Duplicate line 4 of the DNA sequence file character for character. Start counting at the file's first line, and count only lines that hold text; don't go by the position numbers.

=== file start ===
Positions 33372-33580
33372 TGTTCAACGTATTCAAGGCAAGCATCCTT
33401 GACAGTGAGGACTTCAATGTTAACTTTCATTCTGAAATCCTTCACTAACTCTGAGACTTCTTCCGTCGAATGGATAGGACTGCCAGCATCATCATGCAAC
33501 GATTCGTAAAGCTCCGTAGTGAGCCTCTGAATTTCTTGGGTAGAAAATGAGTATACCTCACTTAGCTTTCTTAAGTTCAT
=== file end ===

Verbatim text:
33501 GATTCGTAAAGCTCCGTAGTGAGCCTCTGAATTTCTTGGGTAGAAAATGAGTATACCTCACTTAGCTTTCTTAAGTTCAT